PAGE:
For Entrepreneurs: A Cautionary Tale

If your business gets your best, and your all, who keeps the home fires burning? Guest poster Elizabeth Creith shares advice on work/life balance born of painful and personal experience.

Those of us who run our own businesses know how difficult it can be to pay more than lip-service to that old work/life balance. Sometimes our own families can seem like interlopers in that intimate relationship between us and our work. It’s easy – and tempting – to relegate one’s private life to “later*.

Between 50% and 80% of new businesses fail in less than five years. I’ve closed two myself. If you’ve put your all into that new business for several years and put your family on hold, what happens when the business collapses? What kind of support system will you have? I’m currently dealing with that very experience.

In 2005 my husband opened a pet store. During the six years before financial concerns forced him to close it, the store took the majority of his time and attention. Because of the distance between our home and the store, he was only home three nights a week.

I worked in the store for part of that time, but retail is not where I shine. For some of those years I worked at home as a writer and editor. I enjoyed having time to work and think, but I missed my husband badly. Even when we were together, the business intruded. This was particularly true in the final couple of years before he had to close the store for financial reasons.

At the beginning he put off plans for us “temporarily” because he felt he couldn’t take the time off. Later there was no money, either, and my writing had to pay the household bills.

When the store finally closed, he believed he was coming home to the marriage we’d had before. I, meanwhile, had spent several years living mostly with my art and my dog, keeping the bills paid and waiting for the golden future moment when my husband and I would do something fun together. It was a shock to both of us to find how little we had in common anymore.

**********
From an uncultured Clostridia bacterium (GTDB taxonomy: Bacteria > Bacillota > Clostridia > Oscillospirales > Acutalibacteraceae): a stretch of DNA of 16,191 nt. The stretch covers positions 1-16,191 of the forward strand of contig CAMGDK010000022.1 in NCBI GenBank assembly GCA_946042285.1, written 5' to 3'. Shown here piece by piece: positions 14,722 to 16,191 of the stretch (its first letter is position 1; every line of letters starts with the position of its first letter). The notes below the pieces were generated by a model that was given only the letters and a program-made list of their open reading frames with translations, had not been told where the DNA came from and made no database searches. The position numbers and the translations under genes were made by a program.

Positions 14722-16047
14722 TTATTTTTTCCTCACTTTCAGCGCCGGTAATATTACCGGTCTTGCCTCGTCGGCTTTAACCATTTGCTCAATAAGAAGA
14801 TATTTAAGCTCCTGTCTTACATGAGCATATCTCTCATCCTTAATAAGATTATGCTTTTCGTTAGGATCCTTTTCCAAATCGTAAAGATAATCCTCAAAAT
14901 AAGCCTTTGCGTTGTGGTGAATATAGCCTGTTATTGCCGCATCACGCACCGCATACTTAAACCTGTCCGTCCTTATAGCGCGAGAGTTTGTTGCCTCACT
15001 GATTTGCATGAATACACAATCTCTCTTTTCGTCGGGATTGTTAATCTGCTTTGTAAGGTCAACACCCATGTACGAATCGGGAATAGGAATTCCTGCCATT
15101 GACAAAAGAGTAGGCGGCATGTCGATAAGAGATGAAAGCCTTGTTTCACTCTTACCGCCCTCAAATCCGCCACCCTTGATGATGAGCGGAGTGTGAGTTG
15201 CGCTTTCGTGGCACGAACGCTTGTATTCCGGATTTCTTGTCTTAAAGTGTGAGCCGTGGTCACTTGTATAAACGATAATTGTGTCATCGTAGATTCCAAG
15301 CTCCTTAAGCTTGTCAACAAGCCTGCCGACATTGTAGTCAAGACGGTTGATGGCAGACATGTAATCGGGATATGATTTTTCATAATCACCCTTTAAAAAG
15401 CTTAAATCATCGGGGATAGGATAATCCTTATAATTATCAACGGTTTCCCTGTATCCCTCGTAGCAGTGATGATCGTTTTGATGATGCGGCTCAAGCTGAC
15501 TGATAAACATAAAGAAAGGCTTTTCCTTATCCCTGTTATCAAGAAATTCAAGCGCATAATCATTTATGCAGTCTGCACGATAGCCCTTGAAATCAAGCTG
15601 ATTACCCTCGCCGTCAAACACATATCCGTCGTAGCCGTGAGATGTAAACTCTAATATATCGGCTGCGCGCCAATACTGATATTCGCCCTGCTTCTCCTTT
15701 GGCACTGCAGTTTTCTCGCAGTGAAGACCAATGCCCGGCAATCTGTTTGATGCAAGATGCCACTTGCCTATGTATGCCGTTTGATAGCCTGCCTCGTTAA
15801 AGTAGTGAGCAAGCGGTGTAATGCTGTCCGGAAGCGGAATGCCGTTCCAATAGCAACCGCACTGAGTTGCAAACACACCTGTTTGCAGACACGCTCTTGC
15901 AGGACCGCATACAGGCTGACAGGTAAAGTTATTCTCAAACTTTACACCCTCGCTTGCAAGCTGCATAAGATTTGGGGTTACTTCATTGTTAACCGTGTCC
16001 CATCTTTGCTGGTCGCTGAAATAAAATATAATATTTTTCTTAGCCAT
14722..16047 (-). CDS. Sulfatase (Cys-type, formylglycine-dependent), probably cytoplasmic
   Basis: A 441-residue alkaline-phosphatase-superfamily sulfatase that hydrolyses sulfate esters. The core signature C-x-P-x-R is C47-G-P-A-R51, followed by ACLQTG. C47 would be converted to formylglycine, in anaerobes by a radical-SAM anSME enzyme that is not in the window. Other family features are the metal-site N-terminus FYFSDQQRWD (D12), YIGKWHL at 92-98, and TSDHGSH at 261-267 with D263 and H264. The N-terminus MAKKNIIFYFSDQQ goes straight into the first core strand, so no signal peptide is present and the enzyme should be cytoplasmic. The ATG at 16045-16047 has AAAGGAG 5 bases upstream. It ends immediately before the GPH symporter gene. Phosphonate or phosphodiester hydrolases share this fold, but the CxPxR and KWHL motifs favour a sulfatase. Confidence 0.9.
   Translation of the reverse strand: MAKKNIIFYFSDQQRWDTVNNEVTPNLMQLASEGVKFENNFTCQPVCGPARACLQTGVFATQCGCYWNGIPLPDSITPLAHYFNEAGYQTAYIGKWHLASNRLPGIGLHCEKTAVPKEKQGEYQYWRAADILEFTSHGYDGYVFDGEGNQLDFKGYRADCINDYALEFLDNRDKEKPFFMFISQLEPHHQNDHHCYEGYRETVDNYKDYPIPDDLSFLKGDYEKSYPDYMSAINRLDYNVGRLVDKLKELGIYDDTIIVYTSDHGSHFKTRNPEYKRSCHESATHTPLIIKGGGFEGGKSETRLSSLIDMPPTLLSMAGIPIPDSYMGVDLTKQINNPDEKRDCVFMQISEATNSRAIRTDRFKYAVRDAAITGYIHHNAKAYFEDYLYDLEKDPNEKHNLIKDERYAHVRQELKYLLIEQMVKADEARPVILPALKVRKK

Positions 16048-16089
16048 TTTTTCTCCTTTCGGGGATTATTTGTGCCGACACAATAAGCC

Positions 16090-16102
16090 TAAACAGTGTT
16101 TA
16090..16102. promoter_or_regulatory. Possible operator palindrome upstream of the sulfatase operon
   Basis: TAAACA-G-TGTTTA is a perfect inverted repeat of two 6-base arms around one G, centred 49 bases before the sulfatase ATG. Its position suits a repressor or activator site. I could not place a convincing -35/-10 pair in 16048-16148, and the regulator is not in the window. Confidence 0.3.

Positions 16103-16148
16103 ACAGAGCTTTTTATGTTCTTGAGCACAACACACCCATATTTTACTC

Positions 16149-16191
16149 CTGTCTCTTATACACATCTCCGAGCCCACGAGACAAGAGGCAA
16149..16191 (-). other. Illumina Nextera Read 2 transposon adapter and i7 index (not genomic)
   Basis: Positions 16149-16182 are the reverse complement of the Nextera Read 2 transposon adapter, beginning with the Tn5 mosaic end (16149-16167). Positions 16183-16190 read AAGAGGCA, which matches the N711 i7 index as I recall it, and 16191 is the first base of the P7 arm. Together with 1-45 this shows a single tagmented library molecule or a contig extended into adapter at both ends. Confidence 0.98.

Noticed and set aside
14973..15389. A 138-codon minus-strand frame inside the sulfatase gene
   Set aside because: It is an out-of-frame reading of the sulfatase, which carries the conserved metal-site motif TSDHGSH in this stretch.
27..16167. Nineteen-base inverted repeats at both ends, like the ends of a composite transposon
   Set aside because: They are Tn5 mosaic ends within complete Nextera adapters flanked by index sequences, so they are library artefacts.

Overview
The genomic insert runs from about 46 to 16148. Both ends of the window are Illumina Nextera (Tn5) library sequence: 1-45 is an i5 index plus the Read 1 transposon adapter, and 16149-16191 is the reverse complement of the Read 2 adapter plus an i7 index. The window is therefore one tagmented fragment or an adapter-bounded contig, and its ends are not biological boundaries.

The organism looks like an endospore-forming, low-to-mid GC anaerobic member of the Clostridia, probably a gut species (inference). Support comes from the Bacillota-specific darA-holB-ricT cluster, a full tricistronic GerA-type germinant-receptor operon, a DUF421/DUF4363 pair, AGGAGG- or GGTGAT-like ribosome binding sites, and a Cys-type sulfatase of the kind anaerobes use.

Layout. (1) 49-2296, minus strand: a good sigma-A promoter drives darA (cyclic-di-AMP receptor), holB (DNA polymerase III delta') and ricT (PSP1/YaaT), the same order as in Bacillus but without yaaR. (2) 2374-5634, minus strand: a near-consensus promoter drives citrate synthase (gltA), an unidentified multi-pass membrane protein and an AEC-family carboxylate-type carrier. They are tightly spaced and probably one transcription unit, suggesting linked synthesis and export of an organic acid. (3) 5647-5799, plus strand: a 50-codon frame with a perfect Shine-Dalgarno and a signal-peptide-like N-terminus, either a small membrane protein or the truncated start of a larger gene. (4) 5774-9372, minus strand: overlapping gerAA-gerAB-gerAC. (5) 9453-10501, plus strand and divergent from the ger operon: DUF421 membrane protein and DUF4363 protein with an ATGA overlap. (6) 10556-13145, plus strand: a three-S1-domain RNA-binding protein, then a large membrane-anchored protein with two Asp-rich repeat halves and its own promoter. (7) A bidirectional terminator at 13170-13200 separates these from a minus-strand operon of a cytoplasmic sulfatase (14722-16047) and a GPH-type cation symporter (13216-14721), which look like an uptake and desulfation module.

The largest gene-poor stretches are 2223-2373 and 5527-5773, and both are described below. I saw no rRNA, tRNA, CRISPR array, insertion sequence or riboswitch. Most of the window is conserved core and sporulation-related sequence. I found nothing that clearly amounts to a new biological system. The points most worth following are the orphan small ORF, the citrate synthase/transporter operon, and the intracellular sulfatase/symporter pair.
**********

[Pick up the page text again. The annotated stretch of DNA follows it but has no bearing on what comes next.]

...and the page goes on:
I’ve spent a huge chunk of my working life as an entrepreneur, and I saw my parents run their own business, too. I know how an independent business expands to take every scrap of time, attention and money available, if you let it.  I believe this understanding is the reason I was (more or less) patient about the whole thing. I wonder if someone without this experience would have put up with six years of neglect.

We are finding common ground again, but it’s a lot of work. It would have taken less effort to keep things together between us while running the store than it’s taking now to put them back together. To complicate things, we now both have outside jobs (while I try to maintain my writing business) to deal with debt. Our time is no longer our own, and a failed business can still eat a lot of money.

The biggest perk of being an entrepreneur is the control of your own time. Use some of that time to maintain marriage and family. Those relationships will – or should – last longer than the business, and maintenance is much easier than repair. You can take it from me.

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